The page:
Linux for iPaq -- the Son of Itsy

Compaq's release of Linux for the iPaq will allow researchers and developers to write new applications for handheld computers and other intelligent appliances, said Nora Hahn, a Compaq spokeswoman. The idea is to try to encourage use of Linux as a common operating system and development tool for handheld computers.

The iPaq, released in April, will continue to use the Windows CE operating system commercially, however. The Palm and Microsoft Windows CE operating systems hold the small device market now, but Linux "may become a second platform in the future", she said. "Customers are pretty focused on a Windows environment," she said.

The program may prove promising to Linux enthusiasts in the scientific, research and development set as a next step toward the release of more of Compaq's Itsy project, said Dan Kusnetzky, an analyst at IDC.

The Itsy device -- which has been demonstrated but is still in development -- is a multifunction computer the size of a deck of cards, with enough processing power to run real-time video and the capability to use voice and motion input.

"A lot of people in the Linux community have been saying, 'come on, Compaq, release the device', " he said. The Itsy project foretells a future in which consumers can use appliances to speak, either in person or online, and get answers in return, he said.

However, Compaq doesn't see the teeny-weeny Itsy as a product to release but a process, a program in constant development, the fruits of which will find their way into other products like the iPaq, said Dick Greeley, a program manager for the Open Handheld Program.

"There's no plan right now to come out with Itsy itself," he said. "There's a lot of Itsy technology in the iPaq, like the expansion card and the work we've done on power management. The iPaq is the son of Itsy."

The Itsy runs Linux. Linux is sold by commercial software houses that charge users for the software and related services, but it is also available for free on the web and it is based on the open-source model of development. In the open-source model, developers and users worldwide, many of them working on an unpaid basis, collaborate to modify and update the code.

"One of the things Linux strives to do well is to write extremely good modular code. We're trying to stimulate the community. That's part of the exploration here, to see how this plays out. Some of this innovation is starting to find its way back into the Linux community," Greeley said.

While technically minded software developers embrace Linux, it has only a 4 per cent share of the personal computing market. Linux is associated with use on servers -- the realm of the computer-savvy -- rather than on handheld computers, which are supposed to be more consumer-friendly, said Jill House, a senior analyst for IDC.

"It (Compaq's new program) represents the first time someone major has supported Linux for handhelds," she said, noting Compaq's presence in portable computers. "Compaq is a big name. They're a major player in the mobile space."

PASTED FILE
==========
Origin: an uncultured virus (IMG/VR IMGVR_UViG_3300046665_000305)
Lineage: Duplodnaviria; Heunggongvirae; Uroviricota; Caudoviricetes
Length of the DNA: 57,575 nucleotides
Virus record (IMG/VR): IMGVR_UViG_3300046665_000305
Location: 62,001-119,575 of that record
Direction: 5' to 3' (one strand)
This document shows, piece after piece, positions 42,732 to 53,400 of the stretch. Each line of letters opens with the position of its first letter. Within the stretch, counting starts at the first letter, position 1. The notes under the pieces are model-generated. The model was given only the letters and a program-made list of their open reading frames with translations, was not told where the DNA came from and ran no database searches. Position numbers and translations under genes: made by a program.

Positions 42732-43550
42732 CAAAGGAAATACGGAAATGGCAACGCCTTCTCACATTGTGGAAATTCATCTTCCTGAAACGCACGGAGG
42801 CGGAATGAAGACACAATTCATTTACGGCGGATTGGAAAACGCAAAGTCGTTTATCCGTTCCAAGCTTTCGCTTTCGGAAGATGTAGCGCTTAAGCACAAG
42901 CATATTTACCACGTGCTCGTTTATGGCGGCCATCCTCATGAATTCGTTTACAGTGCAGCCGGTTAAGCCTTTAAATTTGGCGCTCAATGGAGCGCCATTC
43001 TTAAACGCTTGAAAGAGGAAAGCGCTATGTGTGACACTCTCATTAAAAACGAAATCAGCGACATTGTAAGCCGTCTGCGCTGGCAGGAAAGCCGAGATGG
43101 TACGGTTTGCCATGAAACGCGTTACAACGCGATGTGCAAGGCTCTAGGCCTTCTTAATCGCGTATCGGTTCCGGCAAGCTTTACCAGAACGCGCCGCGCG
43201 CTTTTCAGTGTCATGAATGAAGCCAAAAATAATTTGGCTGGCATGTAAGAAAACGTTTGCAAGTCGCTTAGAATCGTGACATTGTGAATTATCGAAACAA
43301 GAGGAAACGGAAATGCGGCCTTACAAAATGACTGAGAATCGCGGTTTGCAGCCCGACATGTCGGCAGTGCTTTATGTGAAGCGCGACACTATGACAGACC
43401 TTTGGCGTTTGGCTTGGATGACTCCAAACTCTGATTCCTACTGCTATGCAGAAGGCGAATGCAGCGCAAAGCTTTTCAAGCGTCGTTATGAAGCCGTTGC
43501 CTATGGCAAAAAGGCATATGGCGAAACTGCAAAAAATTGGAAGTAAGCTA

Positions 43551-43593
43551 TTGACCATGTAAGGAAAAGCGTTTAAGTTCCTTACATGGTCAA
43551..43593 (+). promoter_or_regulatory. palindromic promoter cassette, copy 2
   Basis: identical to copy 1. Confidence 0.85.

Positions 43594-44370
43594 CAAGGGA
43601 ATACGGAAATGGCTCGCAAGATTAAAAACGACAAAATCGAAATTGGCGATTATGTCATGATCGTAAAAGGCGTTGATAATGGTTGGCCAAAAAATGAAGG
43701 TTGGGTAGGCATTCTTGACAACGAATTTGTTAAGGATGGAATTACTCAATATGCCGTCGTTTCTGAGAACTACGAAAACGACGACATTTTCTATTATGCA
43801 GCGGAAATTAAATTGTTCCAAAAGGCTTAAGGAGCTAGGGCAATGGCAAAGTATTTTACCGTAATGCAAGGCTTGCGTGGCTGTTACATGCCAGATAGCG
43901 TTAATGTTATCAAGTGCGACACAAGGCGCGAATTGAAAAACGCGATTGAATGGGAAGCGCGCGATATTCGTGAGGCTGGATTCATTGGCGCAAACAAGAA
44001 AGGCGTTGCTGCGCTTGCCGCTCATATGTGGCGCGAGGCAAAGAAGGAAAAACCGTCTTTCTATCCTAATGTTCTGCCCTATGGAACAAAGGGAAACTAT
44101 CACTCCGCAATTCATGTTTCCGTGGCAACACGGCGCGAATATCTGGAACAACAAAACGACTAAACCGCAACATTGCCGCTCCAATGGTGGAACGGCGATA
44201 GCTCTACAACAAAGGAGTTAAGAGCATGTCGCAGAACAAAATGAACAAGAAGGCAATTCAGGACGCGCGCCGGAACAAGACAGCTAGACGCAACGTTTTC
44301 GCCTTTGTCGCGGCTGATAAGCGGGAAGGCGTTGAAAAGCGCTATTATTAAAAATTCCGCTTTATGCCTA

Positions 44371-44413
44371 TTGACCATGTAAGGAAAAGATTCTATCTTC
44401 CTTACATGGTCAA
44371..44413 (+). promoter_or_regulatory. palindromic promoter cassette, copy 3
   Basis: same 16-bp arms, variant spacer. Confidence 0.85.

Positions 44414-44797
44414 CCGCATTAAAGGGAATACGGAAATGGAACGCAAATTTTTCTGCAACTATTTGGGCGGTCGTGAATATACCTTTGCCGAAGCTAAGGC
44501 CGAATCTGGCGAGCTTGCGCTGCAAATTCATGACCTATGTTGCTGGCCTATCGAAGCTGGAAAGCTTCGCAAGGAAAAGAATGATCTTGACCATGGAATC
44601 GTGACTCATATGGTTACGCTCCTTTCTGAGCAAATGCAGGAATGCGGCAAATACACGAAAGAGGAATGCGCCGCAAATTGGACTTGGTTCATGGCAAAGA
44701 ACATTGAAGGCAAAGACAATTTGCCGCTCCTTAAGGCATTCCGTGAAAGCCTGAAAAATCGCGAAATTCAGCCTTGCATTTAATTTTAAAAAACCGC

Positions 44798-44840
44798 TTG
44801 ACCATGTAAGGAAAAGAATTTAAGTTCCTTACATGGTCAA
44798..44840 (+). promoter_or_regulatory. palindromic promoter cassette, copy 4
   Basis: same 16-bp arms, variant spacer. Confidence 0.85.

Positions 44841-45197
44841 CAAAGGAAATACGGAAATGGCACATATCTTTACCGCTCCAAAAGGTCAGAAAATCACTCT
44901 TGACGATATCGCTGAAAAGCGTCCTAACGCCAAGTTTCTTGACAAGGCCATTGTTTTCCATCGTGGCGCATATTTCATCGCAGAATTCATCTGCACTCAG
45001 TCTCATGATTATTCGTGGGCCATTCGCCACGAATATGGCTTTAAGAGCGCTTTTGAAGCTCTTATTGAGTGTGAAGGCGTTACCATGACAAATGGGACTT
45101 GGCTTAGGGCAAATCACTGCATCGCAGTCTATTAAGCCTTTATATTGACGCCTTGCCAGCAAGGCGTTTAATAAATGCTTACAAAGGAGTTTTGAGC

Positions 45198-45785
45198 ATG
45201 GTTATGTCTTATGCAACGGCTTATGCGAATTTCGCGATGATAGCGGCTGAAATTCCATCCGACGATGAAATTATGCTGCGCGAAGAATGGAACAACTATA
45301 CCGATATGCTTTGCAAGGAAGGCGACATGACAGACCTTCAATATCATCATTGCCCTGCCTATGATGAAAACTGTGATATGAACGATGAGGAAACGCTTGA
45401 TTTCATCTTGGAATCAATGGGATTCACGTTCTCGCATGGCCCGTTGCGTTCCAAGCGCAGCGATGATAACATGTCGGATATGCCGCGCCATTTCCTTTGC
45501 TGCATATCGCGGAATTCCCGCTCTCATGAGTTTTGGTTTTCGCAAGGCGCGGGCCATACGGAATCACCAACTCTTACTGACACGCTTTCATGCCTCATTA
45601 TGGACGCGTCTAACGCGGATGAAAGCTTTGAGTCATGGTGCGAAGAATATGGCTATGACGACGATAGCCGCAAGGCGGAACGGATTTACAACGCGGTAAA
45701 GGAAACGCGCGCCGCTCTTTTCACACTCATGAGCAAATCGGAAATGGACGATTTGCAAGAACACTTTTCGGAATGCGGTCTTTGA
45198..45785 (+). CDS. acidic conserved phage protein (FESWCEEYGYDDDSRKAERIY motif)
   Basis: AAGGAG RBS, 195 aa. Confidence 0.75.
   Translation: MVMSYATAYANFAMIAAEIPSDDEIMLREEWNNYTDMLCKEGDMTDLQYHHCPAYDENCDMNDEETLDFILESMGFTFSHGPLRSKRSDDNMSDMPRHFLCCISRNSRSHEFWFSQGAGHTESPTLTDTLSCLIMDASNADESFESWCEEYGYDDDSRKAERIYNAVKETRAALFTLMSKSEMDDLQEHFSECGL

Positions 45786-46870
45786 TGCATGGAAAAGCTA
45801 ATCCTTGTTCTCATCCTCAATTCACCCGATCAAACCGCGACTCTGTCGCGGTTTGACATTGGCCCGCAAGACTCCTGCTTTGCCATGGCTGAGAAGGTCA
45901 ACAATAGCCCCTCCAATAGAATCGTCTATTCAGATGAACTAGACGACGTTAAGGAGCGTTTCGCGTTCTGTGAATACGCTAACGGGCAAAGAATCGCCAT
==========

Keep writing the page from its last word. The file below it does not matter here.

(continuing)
Join the newsletter!

Error: Please check your email address.
Rocket to Success - Your 10 Tips for Smarter ERP System Selection
Keep up with the latest tech news, reviews and previews by subscribing to the Good Gear Guide newsletter.
Show Comments

Cool Tech

Breitling Superocean Heritage Chronographe 44

Learn more >

SanDisk MicroSDXC™ for Nintendo® Switch™

Learn more >

Toys for Boys

Family Friendly

Panasonic 4K UHD Blu-Ray Player and Full HD Recorder with Netflix - UBT1GL-K

Learn more >

Stocking Stuffer

Razer DeathAdder Expert Ergonomic Gaming Mouse

Learn more >

Christmas Gift Guide

Click for more ›

Most Popular Reviews

Latest Articles

Resources

PCW Evaluation Team

Edwina Hargreaves

WD My Cloud Home

I would recommend this device for families and small businesses who want one safe place to store all their important digital content and a way to easily share it with friends, family, business partners, or customers.

Walid Mikhael

Brother QL-820NWB Professional Label Printer

It’s easy to set up, it’s compact and quiet when printing and to top if off, the print quality is excellent. This is hands down the best printer I’ve used for printing labels.

Ben Ramsden

Sharp PN-40TC1 Huddle Board

Brainstorming, innovation, problem solving, and negotiation have all become much more productive and valuable if people can easily collaborate in real time with minimal friction.

Sarah Ieroianni

Brother QL-820NWB Professional Label Printer

The print quality also does not disappoint, it’s clear, bold, doesn’t smudge and the text is perfectly sized.

Ratchada Dunn

Sharp PN-40TC1 Huddle Board

The Huddle Board’s built in program; Sharp Touch Viewing software allows us to easily manipulate and edit our documents (jpegs and PDFs) all at the same time on the dashboard.

George Khoury

Sharp PN-40TC1 Huddle Board

The biggest perks for me would be that it comes with easy to use and comprehensive programs that make the collaboration process a whole lot more intuitive and organic

Featured Content

Product Launch Showcase

Latest Jobs

Don’t have an account? Sign up here

Don't have an account? Sign up now

Forgot password?